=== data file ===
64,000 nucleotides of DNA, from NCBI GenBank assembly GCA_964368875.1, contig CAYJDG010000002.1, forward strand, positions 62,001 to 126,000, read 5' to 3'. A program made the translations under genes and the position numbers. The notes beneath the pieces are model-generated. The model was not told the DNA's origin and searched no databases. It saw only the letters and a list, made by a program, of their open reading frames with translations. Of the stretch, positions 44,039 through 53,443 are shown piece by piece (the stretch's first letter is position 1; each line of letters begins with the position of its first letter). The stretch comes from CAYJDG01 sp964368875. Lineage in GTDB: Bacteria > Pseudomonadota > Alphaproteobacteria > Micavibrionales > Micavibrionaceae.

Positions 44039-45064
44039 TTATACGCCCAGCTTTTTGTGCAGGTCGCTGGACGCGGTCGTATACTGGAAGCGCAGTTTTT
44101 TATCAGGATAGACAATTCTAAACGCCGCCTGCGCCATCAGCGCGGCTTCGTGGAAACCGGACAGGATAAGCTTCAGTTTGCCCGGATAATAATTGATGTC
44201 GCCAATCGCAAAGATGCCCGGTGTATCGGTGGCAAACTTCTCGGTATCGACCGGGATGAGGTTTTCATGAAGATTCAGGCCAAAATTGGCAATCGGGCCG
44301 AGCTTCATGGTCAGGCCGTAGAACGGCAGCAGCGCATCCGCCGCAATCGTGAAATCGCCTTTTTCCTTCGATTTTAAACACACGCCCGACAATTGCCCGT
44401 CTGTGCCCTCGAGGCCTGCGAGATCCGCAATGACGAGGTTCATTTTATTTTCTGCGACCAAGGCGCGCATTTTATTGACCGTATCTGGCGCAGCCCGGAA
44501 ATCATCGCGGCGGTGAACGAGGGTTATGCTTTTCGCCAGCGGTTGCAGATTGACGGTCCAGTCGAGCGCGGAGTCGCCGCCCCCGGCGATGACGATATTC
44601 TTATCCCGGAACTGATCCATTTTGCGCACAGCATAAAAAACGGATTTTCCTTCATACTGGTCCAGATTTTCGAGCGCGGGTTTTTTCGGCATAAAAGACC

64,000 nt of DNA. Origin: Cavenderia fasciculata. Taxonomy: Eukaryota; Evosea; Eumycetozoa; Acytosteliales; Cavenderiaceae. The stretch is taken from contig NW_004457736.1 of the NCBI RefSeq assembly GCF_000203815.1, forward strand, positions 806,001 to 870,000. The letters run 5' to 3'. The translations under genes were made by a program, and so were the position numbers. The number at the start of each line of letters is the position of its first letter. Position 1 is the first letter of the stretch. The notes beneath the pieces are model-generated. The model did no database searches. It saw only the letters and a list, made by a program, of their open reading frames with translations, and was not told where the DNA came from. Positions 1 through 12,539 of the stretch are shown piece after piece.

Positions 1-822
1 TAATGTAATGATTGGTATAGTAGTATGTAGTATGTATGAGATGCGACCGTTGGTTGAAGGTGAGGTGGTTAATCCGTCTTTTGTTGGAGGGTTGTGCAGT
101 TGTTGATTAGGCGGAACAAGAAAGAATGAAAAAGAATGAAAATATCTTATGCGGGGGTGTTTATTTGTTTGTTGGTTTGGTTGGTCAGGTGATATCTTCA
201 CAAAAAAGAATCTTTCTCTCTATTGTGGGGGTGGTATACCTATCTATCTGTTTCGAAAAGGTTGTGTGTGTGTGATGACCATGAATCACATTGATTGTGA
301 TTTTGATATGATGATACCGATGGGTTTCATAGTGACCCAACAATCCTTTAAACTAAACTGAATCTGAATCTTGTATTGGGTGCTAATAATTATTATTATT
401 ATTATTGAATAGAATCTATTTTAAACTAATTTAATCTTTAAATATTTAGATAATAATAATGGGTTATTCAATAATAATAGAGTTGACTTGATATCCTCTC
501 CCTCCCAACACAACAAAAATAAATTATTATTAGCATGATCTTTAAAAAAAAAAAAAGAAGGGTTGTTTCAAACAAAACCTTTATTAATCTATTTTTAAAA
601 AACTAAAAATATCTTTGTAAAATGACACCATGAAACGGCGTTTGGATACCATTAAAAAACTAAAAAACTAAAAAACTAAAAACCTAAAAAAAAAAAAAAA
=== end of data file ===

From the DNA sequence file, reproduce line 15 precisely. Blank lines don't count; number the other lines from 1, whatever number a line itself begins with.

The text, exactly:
301 TTTTGATATGATGATACCGATGGGTTTCATAGTGACCCAACAATCCTTTAAACTAAACTGAATCTGAATCTTGTATTGGGTGCTAATAATTATTATTATT